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Overdosing on Regulation: How Government Caused the Opioid Epidemic

March 1, 2019 in Economics

By Jeffrey Miron, Laura Nicolae

Jeffrey Miron and Laura Nicolae

Opioid overdose deaths have risen dramatically in the United
States over the past two decades. The standard explanation blames excessive prescribing by physicians and
aggressive marketing by pharmaceutical companies, beginning in the
1990s.

This explanation — “more prescribing, more deaths­”
— has spurred increased legal restrictions on opioid
prescribing. Most states now have Prescription Drug
Monitoring Programs (electronic prescription databases that attempt
to reduce doctor shopping), and many states cap prescription doses. The federal government
limits opioid production and raids pain management facilities
deemed to be overprescribing. In October, the federal government
enacted legislation that increases monitoring
of prescribers and funds hospitals that attempt to reduce
prescribing. Supporters believe these restrictions will reduce the
supply of prescription opioids and thereby decrease overdose
deaths.

The evidence suggests, however, that the opioid overdose
epidemic has resulted from too many restrictions on prescribing,
not too few. In a recent paper for the Cato Institute, we document this
“more restrictions, more deaths” explanation for the
opioid overdose epidemic.

The risk of overdose from proper medical use of prescription
opioids is low: in published studies, the rate of opioid addiction
in chronic pain patients has averaged less than 8 percent. Patients receiving long-term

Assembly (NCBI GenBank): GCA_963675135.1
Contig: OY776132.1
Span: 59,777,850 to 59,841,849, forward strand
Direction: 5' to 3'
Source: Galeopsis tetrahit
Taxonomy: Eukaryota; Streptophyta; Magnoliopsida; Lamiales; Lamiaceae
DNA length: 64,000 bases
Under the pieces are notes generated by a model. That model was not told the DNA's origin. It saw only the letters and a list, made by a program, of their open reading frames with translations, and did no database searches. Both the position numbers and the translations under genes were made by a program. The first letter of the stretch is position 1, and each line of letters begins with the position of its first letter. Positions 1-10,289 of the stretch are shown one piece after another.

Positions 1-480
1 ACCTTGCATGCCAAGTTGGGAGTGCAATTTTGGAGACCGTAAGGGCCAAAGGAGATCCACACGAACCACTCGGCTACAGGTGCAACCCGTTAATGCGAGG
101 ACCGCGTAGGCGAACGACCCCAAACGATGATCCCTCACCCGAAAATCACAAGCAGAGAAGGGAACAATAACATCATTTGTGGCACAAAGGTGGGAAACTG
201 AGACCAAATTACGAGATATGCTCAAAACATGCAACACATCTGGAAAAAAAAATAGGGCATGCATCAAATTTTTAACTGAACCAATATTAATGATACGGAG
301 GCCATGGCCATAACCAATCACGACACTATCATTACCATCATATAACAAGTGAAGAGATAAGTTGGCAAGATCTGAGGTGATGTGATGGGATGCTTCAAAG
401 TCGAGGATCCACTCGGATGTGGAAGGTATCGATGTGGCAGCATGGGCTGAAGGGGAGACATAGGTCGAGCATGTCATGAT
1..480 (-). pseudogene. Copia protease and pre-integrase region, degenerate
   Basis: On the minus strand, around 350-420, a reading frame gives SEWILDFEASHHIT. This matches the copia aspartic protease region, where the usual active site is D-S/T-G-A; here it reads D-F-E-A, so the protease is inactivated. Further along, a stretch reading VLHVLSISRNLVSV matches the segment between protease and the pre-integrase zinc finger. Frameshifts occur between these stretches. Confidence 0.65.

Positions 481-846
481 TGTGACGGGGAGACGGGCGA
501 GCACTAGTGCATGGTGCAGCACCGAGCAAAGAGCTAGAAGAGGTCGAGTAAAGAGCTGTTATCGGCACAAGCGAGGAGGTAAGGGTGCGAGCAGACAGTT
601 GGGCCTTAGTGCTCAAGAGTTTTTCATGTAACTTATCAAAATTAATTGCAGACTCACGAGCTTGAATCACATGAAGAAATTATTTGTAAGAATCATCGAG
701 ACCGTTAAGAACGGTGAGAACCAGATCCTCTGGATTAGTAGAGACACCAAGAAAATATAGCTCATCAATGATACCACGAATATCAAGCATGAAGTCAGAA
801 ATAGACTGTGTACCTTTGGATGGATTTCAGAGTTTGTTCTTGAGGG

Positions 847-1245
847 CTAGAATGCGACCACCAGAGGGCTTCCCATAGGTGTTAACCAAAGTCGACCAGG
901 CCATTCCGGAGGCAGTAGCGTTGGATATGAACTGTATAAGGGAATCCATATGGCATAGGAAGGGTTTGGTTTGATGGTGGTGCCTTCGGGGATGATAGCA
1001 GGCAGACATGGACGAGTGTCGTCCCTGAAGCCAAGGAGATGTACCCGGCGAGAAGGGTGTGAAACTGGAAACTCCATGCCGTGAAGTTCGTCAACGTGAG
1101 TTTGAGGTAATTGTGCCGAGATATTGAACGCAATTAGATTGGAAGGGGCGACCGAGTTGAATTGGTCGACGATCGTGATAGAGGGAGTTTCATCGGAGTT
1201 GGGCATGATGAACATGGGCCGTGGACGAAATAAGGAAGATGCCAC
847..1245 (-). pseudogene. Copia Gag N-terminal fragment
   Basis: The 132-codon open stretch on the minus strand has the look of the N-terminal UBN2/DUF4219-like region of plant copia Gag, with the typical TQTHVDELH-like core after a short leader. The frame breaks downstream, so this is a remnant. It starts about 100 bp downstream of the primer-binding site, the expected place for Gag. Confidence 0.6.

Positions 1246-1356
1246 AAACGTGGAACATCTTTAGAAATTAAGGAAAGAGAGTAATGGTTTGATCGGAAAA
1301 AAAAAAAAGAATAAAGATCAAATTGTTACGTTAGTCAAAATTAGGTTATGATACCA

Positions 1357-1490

stable doses rarely overdose because they quickly develop
tolerance.

Worse, regulations push users from prescription opioids to
diverted or illicit opioids, which are far more dangerous. Quality
control is poor in underground markets because reliable suppliers
cannot legally advertise their goods and consumers cannot sue for
damages from faulty or mislabeled products. Diverted or illicit
drugs do not come with warning labels, and users cannot discuss
safe use with their physicians. Underground opioid markets are also
more likely to supply hyper-potent products, such as heroin or
fentanyl. Consumers cannot easily determine the potency of such
products and so face elevated risks of overdose.

Since 2011, rapidly increasing deaths from heroin and synthetic
opioids such as fentanyl have driven up the opioid overdose death rate
despite reduced prescribing. In 2017, heroin
and synthetic opioids accounted for more than three quarters of all
opioid overdose deaths. Many young heroin users reporttransitioning to heroin from prescription
opioids when these became more difficult to acquire.

Attempts to curb overdoses by reducing the abuse potential of
prescription opioids have proven counterproductive. In 2010, Purdue
Pharmaceuticals introduced an abuse-deterrent version of OxyContin,
which made the drug less appealing to opioid abusers. Regulations
limiting access to other prescription opioids caused many users to
then substitute to heroin, leading to
an increase in heroin-overdose rates.

The federal government also …read more

Source: OP-EDS

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